Behavioral Health

Beat The Holiday Blues
Trinitas Regional Medical Center Psychologist Offers Advice On Coping With Holiday Blues

The holiday season is a joyous time where friends and family come together to enjoy a time of both happiness and celebration. Hosting parties and meeting with relatives, friends and neighbors often means that this is a hectic time of year for many people. Things like the military operations in the Middle East, the continual threat of domestic terrorism, the pressure and perils of holiday shopping, and traveling and hosting parties can create additional stress.

"Although this season is a time for celebration, taking care of yourself is also very important," said Rodger Goddard, PhD., Psychologist, Trinitas Regional Medical Center. "At this time of year, people young and old alike may also cope with anxiety, stress, the absence of loved ones and family separations. In many circumstances celebrations can often create tension, stress and disappointment."

Experiencing the 'Holiday Blues' is common during the holiday season with symptoms including feelings of fatigue, sadness, stress and a general reduction in energy. Instead of looking forward to and enjoying the celebrations, for many this season increases a feeling of loneliness, stress and anxiety. "It is important to realize that everyone will experience this holiday season differently," stated Goddard. "With changes in routines, additional spending and absence of family members, individuals need to ensure that they reduce the affects of the Holiday Blues as much as possible to ensure that the body has time to recover from these negative feelings."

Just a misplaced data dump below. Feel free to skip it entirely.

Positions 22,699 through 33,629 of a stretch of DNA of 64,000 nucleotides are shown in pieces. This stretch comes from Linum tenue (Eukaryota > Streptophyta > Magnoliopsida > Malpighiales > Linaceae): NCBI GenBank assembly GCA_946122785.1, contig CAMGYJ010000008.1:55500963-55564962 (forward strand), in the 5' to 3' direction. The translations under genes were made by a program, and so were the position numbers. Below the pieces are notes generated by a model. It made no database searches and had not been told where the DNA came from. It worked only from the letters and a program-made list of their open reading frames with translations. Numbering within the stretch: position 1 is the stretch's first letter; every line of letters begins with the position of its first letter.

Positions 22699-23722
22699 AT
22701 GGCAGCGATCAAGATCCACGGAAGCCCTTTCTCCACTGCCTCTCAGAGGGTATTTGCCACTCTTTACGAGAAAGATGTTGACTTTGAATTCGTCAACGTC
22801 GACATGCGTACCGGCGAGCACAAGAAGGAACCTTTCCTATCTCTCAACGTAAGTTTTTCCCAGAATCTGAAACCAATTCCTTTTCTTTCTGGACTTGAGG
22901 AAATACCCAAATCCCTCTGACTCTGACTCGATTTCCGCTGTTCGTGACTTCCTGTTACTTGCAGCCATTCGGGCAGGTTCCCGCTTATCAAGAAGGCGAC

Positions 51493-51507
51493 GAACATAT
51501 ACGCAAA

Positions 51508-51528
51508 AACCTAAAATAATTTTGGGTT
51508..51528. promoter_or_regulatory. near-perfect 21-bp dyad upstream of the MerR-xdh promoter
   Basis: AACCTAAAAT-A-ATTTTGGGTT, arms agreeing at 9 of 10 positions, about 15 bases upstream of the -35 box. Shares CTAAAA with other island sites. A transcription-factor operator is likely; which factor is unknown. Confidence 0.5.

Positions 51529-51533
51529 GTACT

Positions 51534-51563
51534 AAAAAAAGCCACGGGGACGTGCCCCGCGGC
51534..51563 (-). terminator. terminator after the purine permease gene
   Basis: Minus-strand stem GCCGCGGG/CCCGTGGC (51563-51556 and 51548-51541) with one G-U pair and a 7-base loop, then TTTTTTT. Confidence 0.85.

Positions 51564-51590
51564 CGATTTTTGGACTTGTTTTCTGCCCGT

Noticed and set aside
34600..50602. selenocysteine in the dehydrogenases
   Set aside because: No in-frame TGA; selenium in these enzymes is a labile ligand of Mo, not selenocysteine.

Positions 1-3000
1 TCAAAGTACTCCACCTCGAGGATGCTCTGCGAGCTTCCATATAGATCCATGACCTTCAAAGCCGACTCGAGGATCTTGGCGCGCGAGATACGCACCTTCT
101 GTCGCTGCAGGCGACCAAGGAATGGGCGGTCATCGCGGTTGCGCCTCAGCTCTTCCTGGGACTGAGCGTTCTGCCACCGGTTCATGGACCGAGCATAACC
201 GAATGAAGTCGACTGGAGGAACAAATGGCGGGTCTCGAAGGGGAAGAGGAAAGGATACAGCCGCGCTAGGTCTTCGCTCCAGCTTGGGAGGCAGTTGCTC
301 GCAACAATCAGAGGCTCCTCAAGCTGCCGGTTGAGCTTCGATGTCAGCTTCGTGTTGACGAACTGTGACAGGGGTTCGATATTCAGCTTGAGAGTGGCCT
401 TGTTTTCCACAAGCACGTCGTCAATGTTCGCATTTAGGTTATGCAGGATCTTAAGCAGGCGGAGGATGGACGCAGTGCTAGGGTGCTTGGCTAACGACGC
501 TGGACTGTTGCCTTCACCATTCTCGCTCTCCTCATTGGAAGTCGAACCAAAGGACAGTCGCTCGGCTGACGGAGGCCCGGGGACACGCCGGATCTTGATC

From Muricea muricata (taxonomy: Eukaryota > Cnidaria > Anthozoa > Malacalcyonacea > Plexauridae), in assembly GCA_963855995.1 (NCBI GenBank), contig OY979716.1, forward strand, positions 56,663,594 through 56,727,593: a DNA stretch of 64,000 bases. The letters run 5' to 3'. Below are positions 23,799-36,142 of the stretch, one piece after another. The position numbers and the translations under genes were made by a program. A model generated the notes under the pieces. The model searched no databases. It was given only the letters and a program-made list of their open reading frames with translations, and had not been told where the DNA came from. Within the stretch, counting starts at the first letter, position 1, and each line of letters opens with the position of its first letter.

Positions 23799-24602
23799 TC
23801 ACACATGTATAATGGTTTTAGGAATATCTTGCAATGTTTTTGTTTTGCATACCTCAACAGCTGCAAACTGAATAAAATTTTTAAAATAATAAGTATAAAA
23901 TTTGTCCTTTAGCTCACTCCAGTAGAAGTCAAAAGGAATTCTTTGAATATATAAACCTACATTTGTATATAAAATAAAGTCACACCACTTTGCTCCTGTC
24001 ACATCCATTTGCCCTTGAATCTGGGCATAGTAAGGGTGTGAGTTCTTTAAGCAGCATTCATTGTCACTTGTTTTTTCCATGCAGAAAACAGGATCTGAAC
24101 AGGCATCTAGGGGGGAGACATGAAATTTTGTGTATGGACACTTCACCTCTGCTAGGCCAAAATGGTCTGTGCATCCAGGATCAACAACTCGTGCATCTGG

The holiday season should be a time of rejoicing and enjoying the company of friends and family. By following these guidelines for a manageable holiday, the symptoms of Holiday Blues can be reduced to ensure stress and anxiety is kept to a minimum and allowing everyone the opportunity of experiencing a happy holiday.